from Africa in Transition

International Inaction and Famine in the Lake Chad Basin

April 28, 2017

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Nigeria

Terrorism and Counterterrorism

International Organizations

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Food and Water Security

Peter Lundberg, United Nations (UN) Deputy Humanitarian Coordinator for Nigeria, stated on April 25 that the aid organizations working in northeast Nigeria will run out of cash by June if pledges made by the international donors at a February  conference in Oslo are not paid. The UN Office for the Coordinaton for Humanitarian Affairs (OCHA) estimates that 4.7 million people in Nigeria are in need of food for survival, many of whom are victims of Boko Haram. It also projects that some seven million people are in need of multiple forms of humanitarian assistance. The UN estimates that 43,800 are already experiencing famine. Currently the World Food Programme (WFP) is providing rations to 1.3 million people a month, according to Lundberg. Separate from Lundberg’s comments, the WFP said that its funds would run out within weeks, according to Reuters.

At Oslo, international donors pledged $457 million toward the $1.5 billion the UN estimates it needs to address the humanitarian disaster in the Lake Chad Basin. However, Lundgren reports that in Nigeria aid agencies have received only 19 percent of the money asked for, in Cameroon agencies have received 23 percent, in Chad 4 percent, and in Niger 47 percent. Due to the size of its population, Nigeria has by far the greatest number of people facing potential starvation.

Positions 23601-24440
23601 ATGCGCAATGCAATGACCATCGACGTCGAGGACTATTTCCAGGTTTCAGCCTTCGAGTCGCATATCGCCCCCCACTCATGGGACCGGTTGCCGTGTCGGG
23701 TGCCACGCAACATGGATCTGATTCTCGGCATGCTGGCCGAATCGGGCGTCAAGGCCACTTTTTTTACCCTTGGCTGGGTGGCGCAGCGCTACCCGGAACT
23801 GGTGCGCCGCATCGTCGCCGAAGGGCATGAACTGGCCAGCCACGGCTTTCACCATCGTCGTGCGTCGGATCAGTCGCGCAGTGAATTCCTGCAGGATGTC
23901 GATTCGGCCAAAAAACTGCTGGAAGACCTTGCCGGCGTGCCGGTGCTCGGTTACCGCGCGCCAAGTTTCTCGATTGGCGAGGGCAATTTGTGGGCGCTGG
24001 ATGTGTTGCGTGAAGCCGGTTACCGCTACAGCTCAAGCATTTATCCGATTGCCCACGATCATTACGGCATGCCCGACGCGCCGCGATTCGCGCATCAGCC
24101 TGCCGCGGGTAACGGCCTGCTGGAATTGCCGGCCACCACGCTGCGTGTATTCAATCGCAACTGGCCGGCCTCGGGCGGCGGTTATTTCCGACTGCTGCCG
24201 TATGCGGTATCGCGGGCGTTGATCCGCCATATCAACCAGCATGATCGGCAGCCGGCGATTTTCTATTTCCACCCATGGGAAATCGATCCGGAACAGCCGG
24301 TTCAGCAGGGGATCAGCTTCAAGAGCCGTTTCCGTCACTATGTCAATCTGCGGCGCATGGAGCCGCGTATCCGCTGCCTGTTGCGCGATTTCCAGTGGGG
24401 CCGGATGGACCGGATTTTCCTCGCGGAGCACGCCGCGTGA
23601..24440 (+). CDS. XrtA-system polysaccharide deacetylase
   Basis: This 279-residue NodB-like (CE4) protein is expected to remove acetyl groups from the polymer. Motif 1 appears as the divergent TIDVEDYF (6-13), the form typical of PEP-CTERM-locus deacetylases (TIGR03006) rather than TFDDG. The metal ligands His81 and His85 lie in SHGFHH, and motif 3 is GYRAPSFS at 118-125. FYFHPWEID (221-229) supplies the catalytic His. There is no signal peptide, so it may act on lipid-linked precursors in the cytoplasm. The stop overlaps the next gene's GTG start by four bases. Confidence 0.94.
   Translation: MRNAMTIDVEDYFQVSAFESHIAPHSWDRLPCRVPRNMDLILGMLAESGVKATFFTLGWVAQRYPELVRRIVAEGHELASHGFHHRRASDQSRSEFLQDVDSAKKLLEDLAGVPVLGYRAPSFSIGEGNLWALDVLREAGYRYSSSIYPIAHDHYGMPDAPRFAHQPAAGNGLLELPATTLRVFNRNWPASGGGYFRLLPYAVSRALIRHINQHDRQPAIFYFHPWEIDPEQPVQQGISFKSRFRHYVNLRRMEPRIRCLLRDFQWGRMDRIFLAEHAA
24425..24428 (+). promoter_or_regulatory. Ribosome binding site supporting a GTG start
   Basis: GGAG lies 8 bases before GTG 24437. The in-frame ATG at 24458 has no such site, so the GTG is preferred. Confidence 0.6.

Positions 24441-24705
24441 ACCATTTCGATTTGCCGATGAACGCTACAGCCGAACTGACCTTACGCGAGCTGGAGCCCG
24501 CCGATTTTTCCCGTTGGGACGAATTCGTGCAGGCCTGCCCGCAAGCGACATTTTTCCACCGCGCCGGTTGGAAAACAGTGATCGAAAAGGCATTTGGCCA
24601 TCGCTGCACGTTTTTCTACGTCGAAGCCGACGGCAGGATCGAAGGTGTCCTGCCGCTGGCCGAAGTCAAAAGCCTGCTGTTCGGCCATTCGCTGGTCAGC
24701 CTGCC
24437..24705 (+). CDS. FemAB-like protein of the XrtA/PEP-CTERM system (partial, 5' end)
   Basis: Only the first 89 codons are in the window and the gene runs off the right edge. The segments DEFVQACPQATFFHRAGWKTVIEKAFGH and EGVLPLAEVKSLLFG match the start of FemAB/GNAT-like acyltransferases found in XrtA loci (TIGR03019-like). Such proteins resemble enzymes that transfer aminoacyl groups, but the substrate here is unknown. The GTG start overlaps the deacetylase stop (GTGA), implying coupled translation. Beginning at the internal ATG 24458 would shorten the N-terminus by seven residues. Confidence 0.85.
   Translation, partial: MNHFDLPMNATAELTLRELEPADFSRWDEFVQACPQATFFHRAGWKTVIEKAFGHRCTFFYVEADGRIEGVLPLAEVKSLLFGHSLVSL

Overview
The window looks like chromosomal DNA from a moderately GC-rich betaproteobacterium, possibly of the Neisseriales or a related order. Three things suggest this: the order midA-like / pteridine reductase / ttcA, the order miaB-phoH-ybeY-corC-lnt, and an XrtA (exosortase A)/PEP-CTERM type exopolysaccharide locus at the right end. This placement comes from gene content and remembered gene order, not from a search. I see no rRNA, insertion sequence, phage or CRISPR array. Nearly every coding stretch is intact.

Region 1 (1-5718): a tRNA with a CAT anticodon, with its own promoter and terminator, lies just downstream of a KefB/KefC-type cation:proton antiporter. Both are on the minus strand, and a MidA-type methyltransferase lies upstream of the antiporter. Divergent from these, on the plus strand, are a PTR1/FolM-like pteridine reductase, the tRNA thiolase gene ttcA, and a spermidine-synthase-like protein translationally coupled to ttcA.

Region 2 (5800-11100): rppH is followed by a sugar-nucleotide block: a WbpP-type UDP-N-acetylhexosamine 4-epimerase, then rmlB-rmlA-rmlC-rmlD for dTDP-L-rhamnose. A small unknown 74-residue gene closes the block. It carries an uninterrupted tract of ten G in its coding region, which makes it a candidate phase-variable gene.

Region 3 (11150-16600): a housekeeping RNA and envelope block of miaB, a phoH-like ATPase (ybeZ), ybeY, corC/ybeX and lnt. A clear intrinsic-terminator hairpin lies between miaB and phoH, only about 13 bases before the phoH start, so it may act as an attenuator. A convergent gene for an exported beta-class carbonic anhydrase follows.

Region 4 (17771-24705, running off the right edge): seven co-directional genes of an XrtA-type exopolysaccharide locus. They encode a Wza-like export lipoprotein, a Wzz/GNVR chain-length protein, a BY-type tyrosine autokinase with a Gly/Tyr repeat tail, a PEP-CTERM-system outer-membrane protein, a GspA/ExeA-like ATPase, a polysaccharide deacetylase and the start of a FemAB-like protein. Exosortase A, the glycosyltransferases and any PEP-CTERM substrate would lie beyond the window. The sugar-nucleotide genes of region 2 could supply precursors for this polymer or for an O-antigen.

During the conference, donors pledged only about a third of the money the UN estimates is required to meet the Lake Chad humanitarian disaster, while the United States pledged no new money at all. With respect to pledges, slow payment is an old song, often reflecting national bureaucratic and other requirements. The UN number of 4.7 million in Nigeria needing rations to survive is higher than the more frequently cited estimate of 2.5 million (a figure in reference to those internally displaced by Boko Haram). However, given the destruction of northeast Nigeria, and the depths of its poverty even in the best of times, such statistics seem credible. The UN notes that it is unable to reach some 700,000 because of ongoing Boko Haram activities.

It remains to be seen when or if the American public will be galvanized by the famine, and whether it will demand greater proactivity from its federal government with regards to the crises.

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